/pla toh"/ or, esp. Brit., /plat"oh/, n., pl. plateaus, plateaux /-tohz", -tohz/, v., plateaued, plateauing.n.1. a land area having a relatively level surface considerably raised above adjoining land on at least one side, and often cut by deep canyons.2. a period or state of little or no growth or decline: to reach a plateau in one's career.3. Psychol. a period of little or no apparent progress in an individual's learning, marked by an inability to increase speed, reduce number of errors, etc., and indicated by a horizontal stretch in a learning curve or graph.4. a flat stand, as for a centerpiece, sometimes extending the full length of a table.v.i.5. to reach a state or level of little or no growth or decline, esp. to stop increasing or progressing; remain at a stable level of achievement; level off: After a period of uninterrupted growth, sales began to plateau.v.t.6. to cause to remain at a stable level, esp. to prevent from rising or progressing: Rising inflation plateaued sales income.[1785-95; < F; OF platel flat object, dim. of plat PLATE1]
* * *IExtensive area of flat upland, usually bounded by an escarpment on all sides but sometimes enclosed by mountains.Plateaus are extensive, and together with enclosed basins they cover about 45% of the Earth's land surface. The essential criteria for a plateau are low relative relief and some altitude. Low relief distinguishes plateaus from mountains, although their origin may be similar. Plateaus, being high, often create their own local climate; the topography of plateaus and their surroundings often produce arid and semiarid conditions.II(as used in expressions)High Plateausubmarine plateauOzark Plateau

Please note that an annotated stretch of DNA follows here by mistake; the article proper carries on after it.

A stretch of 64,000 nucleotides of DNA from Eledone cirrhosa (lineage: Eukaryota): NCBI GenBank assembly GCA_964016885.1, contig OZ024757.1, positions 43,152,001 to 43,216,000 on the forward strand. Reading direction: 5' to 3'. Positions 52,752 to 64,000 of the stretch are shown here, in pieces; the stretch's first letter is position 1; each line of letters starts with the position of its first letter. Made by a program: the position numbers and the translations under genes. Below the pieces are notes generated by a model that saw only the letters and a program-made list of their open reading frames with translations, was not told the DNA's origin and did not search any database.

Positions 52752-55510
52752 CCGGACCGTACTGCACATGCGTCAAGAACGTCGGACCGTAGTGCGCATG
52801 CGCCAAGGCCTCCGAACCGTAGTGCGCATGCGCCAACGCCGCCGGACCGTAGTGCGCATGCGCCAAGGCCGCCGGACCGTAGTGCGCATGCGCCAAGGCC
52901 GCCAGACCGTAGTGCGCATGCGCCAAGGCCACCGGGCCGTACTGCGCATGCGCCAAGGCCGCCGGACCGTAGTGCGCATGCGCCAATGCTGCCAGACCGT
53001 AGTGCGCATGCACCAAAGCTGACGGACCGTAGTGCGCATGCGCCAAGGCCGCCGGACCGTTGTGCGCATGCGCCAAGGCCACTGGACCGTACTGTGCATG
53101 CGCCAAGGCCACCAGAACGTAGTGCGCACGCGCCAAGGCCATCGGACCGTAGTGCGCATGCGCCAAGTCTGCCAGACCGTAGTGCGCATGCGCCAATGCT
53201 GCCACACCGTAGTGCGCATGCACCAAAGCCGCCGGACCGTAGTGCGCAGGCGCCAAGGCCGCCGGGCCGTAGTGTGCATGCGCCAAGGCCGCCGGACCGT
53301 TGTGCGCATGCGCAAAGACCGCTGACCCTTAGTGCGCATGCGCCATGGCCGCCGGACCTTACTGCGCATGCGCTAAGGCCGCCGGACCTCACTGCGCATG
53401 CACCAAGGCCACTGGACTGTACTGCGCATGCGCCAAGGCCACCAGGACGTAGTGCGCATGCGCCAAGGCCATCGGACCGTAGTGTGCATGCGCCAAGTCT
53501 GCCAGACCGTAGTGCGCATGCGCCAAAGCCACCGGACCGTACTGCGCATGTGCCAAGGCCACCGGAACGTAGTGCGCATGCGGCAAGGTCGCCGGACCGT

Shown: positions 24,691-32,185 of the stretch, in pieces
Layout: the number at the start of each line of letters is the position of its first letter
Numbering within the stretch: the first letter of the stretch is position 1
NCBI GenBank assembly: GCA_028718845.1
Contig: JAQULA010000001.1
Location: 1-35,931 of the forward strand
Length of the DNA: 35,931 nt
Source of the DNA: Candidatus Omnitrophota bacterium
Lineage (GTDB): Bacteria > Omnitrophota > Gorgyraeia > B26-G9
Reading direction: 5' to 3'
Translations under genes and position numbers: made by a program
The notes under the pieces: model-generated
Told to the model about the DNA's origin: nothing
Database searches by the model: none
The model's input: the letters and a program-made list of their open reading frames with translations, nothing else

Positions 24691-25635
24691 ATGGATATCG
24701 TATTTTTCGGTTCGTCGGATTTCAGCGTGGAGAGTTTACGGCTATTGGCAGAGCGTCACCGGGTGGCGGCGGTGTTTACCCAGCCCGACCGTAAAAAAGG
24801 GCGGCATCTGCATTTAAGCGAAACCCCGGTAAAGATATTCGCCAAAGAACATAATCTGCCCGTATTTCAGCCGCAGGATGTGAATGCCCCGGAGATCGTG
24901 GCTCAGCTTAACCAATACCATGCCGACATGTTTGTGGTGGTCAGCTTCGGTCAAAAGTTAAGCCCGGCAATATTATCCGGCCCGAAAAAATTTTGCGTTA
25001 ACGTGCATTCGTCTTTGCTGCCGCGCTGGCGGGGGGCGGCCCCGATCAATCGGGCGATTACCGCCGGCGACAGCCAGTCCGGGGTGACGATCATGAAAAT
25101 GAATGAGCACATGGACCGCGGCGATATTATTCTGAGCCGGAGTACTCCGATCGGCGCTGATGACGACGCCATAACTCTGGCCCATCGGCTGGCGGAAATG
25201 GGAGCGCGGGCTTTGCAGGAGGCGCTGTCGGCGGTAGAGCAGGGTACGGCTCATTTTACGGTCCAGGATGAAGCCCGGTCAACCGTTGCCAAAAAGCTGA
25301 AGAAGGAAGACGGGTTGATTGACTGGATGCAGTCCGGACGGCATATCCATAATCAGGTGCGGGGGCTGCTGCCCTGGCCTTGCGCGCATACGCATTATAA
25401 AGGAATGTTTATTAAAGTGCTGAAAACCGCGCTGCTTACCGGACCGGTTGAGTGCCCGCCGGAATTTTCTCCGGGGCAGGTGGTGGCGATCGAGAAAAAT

* * *state, east-central Nigeria, created in 1976 out of the northern half of former Benue-Plateau state. It is bounded by the states of Kaduna and Bauchi on the north, Taraba on the east, and Nassarawa on the south and west. The Jos Plateau rises to about 5,250 feet (1,600 m) above sea level in the state's north-central part, and the Benue River valley stretches along the southwestern border. Although there are wooded valleys in the southeast, the vegetation is mostly open grassland (formerly wooded but now with only occasional hedges of cacti and scattered trees), which is used for grazing and farming. Although the state is best known for its mining production, agriculture is the major occupation of the people. Acha (a grain known as “hungry rice”) and millet are the chief cash crops; yams, sorghum, corn (maize), potatoes, cowpeas, rice, fruits, and vegetables are the staple crops. Fulani herdsmen graze their cattle on the tsetse-free plateau and supply milk to the dairy at Vom. Among the major exports of the state are hides and skins.Plateau state is the most important mining area in Nigeria and is a major exporter of tin and columbite. The tin is smelted just outside Jos, the state capital and its largest town. The metals are shipped by rail to Port Harcourt for export. Other minerals, notably tantalite, kaolin, tungsten (wolfram), zircon, and thorium compounds, are also exploited on the plateau. Lead, zinc, and silver are mined on a small scale in the eastern part of the state around Wase, Zurak, and Kigom.Known for its heterogeneity, the state has about 40 ethnic groups, including the Vergam, Ankwei, Angas, Jawara (Jarauci), Birom, Mango, Fulani, Hausa, and Eggen. The mining industry has attracted European, Igbo (Ibo), and Yoruba immigrants into the state. Jos is connected by road with Wamba, Akwanga, Keffi, and Lafia and has an airport. Lafia, Pankshin, Wamba, Shendam, and Akwanga are also sizable market and mining centres. Places of interest include a museum, with Nok terra-cotta sculptures, and a zoo, both located at Jos. There is a federal university at Jos and a college of technology at Bukuru. Major research institutes are located at Vom (veterinary sciences) and at Bukuru (strategic studies). Area 11,936 square miles (30,913 square km). Pop. (2006) 3,178,712.
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